The earliest known seismoscope, a device used to detect earthquakes, was invented in China in 132. The device consisted of eight metal dragons mounted around a cylinder, each with a bronze ball in its mouth. When a slight tremor struck, a ball would fall out of one of the dragons’ mouths into a waiting receptacle. The direction of the tremor could be judged based on which dragon had released its ball. The device is said to have detected an earthquake 400 miles away. (Read about the first seismoscope and other ancient inventions you thought were modern.)
Although this early device could determine whether an earthquake had happened in its vicinity, it couldn’t measure the strength of the quake. Modern seismographs, which record the motion of the ground during earthquakes, came into use in 1890. But because earthquakes are strongest at their epicenter and weaker further away, readings of the same earthquake differ depending on the location of the seismograph. Nowadays, multi-station seismographic networks are used to pinpoint the center and determine the magnitude of a quake.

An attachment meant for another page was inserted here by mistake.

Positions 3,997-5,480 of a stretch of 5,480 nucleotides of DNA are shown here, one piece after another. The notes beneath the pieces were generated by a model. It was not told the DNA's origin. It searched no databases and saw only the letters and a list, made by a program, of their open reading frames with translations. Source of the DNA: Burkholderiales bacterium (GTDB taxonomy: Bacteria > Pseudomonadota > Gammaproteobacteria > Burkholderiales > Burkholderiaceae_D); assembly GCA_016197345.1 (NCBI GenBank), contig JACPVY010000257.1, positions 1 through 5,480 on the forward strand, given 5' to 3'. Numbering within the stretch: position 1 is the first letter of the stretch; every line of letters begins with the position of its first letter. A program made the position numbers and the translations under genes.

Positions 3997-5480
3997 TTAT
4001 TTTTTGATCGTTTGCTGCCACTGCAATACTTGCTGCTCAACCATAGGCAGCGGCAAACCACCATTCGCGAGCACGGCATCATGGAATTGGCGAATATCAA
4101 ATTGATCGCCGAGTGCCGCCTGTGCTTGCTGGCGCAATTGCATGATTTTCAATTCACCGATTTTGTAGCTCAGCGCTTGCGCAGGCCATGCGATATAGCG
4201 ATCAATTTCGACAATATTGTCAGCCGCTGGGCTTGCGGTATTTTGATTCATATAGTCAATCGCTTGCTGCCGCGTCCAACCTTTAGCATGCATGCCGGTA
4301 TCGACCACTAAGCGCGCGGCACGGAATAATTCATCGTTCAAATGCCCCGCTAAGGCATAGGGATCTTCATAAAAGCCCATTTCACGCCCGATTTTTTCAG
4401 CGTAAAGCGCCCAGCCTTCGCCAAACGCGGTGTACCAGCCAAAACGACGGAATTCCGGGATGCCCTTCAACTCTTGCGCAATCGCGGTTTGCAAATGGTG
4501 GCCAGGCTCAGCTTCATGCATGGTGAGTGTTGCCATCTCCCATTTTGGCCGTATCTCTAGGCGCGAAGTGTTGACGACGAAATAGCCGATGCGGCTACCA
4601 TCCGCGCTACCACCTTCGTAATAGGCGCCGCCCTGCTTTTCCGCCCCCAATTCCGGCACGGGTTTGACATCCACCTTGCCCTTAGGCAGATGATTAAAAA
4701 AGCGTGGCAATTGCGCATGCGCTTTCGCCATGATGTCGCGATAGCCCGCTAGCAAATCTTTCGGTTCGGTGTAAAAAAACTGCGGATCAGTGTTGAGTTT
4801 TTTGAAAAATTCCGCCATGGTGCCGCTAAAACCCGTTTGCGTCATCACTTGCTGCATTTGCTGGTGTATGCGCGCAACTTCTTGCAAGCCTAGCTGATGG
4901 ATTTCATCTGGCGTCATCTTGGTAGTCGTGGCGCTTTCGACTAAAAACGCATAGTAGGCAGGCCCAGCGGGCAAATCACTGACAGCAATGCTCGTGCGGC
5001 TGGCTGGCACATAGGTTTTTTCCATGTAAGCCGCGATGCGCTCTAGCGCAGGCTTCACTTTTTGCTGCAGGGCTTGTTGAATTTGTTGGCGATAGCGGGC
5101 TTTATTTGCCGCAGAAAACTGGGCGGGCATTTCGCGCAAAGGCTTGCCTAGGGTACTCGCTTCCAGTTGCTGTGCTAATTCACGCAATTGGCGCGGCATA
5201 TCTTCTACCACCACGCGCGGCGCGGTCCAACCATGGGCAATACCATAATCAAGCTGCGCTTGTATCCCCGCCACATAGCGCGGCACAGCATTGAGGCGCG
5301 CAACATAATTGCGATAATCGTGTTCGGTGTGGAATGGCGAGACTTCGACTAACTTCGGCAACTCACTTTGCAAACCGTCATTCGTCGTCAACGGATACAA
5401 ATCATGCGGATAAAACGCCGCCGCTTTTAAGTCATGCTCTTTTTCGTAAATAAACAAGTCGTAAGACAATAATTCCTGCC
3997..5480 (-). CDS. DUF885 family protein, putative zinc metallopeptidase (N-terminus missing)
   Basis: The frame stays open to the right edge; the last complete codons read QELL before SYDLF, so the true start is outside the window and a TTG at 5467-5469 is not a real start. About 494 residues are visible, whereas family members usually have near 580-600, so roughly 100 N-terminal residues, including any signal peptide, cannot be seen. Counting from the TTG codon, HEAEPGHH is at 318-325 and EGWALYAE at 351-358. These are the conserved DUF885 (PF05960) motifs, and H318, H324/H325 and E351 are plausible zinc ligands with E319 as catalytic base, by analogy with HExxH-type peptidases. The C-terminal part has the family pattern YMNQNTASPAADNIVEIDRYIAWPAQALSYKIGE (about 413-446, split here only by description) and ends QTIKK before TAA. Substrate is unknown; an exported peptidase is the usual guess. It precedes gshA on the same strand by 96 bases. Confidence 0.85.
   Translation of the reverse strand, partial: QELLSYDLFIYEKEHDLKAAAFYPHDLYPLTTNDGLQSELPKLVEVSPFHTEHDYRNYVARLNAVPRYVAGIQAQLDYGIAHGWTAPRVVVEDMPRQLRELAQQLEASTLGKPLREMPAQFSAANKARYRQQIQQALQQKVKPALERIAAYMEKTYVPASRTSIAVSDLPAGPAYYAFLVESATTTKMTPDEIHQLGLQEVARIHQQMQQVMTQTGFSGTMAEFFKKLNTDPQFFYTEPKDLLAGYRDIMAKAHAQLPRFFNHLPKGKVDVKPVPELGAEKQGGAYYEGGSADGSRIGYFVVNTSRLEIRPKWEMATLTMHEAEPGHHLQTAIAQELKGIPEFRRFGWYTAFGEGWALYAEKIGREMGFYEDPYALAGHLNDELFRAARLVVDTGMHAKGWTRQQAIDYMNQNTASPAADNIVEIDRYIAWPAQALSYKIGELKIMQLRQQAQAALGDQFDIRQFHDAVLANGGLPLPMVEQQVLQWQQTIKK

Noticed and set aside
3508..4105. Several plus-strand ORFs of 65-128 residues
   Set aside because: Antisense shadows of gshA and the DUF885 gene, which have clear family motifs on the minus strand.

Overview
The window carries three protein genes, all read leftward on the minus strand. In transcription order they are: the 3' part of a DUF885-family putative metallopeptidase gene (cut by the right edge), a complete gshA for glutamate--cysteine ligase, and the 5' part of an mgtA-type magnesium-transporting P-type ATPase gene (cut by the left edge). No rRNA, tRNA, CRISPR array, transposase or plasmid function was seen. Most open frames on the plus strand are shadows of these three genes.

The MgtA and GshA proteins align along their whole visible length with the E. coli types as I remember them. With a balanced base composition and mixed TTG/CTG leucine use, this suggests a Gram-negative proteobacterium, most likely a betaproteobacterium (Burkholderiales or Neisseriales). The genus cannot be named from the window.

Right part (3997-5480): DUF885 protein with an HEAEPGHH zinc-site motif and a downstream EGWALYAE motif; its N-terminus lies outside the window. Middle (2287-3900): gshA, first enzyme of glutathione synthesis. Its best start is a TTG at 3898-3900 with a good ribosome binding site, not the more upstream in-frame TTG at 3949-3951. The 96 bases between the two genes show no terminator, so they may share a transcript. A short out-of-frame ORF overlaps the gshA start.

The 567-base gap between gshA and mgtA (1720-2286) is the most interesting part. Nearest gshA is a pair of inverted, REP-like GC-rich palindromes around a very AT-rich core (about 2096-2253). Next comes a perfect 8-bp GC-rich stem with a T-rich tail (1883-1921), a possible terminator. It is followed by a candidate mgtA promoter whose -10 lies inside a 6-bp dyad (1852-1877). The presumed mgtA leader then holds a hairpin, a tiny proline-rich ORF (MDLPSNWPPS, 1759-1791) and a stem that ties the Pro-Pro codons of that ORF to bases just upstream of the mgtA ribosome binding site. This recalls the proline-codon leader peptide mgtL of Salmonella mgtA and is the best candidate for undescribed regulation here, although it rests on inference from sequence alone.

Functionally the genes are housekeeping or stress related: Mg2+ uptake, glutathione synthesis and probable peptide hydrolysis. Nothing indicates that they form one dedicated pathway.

24/7 Tempo has determined the 20 most powerful earthquakes ever recorded by reviewing data from The United States Geological Survey (USGS). Magnitudes are measured on the Moment Magnitude scale (Mw). The earthquakes considered occurred in the 20th century and after, as any occurring before this time were not able to be standardized to the current scale. For earthquakes that occurred before 1935, when the (now outdated) Richter Scale was developed, magnitude measurements are estimates based on historical seismogram readings.
A few areas of high tectonic activity are responsible for many of the largest earthquakes of all time. About 80% of earthquakes occur in what is called the “Ring of Fire” – a zone around the Pacific Ocean where the Pacific tectonic plate is being subverted (or pushed under) the surrounding plates. Unfortunately, this means that some countries and areas, including Chile, Indonesia, Japan, the Kamchatka Peninsula of Russia, and the Aleutian Islands of Alaska have experienced numerous devastating earthquakes throughout their histories. (Here are ancient civilizations destroyed by natural disasters.)
Earthquakes can destroy whole towns and displace residents – sometimes permanently – as a result of landslides, flooding, and soil liquefaction. They cause millions and sometimes billions of dollars in damage. More often than not, however, the damage caused by an actual quake is minor compared to the death and destruction caused by the massive tsunamis that can form as a result of underwater quakes.
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